A lot of us, in the early days of autism, wince when we see our kids' stims, because they are what remind us so starkly of our child's condition and because they frequently seem to be manifestations of stress and seeing one's child stress is like having one's heart squeezed in a vice.


But when you put the child in an environment without sensory stresses - no strip lights, no industrial noise, no smell of cleaning solvents, no radio, no perfume/cigarette smoke/yappy dog - and you replace that with, say, nature, the stims change.

The stims then become often calmer, slower pleasurable.

So there are stress stims and pleasure stims.

What we should target are the pleasure stims.

Because those are usually around obsessive interests, which if we encourage will, over time, become expert areas of knowledge. Even if we can’t see the value yet of the stim - remember that a rocking, flapping motion can become dance. Banging can become working with tools. Chanting becomes singing.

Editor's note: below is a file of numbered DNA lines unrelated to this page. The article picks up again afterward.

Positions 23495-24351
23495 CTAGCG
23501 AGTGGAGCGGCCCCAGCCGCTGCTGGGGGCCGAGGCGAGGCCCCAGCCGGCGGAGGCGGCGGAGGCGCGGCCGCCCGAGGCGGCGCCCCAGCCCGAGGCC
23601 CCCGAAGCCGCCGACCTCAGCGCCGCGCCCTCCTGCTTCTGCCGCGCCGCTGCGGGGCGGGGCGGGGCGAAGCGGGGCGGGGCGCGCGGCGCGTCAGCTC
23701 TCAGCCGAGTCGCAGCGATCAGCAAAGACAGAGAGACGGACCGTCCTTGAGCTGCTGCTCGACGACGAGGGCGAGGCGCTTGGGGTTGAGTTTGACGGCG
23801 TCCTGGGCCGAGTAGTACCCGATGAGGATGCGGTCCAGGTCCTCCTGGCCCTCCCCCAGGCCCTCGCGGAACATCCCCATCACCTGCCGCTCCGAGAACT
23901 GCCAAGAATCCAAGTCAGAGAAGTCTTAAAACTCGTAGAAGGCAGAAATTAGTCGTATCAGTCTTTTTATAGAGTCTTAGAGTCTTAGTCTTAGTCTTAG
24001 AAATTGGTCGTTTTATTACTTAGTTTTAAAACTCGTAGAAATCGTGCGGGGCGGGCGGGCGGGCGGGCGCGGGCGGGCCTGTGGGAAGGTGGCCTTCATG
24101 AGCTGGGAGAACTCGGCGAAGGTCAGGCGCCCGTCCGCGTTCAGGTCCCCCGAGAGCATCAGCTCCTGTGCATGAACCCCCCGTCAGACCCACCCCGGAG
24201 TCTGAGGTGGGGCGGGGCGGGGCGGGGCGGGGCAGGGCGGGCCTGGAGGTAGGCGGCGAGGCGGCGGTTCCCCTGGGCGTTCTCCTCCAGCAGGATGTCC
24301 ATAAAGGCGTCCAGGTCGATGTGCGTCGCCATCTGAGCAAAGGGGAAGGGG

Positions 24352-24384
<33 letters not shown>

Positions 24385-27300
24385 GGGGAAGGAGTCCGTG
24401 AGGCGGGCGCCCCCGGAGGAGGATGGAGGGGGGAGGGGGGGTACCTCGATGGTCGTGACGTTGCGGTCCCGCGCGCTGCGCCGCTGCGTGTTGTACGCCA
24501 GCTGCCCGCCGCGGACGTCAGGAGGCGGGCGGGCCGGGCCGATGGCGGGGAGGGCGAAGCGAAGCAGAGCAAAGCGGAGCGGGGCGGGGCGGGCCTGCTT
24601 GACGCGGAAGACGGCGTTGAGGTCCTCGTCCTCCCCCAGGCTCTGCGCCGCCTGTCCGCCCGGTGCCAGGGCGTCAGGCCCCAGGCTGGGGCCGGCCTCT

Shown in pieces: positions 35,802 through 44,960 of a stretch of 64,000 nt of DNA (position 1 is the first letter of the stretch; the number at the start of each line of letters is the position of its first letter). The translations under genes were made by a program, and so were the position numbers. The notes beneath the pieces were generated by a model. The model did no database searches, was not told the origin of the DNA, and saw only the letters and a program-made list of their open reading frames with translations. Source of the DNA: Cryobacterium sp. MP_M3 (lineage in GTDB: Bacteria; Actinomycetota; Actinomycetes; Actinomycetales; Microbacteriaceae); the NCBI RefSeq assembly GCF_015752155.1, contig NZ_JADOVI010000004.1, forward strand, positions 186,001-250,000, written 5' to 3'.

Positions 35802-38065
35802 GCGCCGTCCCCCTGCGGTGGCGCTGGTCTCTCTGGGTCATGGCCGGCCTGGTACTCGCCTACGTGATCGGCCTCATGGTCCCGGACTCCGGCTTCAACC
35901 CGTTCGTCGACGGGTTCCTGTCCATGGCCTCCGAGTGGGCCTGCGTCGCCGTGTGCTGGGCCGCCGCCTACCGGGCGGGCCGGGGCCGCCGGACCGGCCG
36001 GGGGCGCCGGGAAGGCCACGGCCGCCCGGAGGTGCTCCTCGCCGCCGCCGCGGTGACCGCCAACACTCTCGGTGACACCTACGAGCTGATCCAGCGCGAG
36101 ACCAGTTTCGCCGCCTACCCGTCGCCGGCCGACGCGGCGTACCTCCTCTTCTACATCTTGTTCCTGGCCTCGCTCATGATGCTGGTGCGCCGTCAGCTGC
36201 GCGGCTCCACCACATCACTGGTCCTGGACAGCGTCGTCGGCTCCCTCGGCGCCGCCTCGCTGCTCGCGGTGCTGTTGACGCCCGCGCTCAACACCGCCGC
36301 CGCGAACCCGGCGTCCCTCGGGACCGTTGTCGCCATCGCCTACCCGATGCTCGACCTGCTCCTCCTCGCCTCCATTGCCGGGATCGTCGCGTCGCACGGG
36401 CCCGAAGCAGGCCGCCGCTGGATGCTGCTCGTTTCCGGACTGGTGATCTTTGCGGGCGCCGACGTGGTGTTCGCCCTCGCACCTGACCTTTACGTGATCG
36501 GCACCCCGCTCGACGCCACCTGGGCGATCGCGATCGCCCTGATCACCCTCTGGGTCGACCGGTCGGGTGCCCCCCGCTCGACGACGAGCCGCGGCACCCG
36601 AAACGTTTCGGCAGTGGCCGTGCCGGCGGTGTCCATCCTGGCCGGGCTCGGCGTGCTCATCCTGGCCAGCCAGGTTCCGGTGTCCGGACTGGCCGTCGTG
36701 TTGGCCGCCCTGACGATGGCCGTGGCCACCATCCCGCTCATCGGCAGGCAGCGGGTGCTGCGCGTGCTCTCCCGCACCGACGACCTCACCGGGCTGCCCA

Don’t believe me? Talk to adult autists. for example Cisco Buitron who is on the spectrum and works as a consultant for horse boy, talks of how he harnessed his banging stims into the making of chainmail, which dovetailed in with his childhood and adolescent obsession about the middle ages.

Photo Credit: Cisco Buitron

Now he’s being paid to make chain mail for our local jousting troupe and starting to sell his pieces freelance obsession becomes expertise becomes livelihood.

So get interested in those stims. Try to create an environment where they are pleasure stims not stress stims, and see what happens...

What have you got to lose?

For more of Ru's autism tips join our free web community forum - the horse boy tribe - where he posts regularly, connects with other parents and autists, and all previous tips are archived: http://www.horseboyworld.com/?cat=3&option=com_wordpress&Itemid=131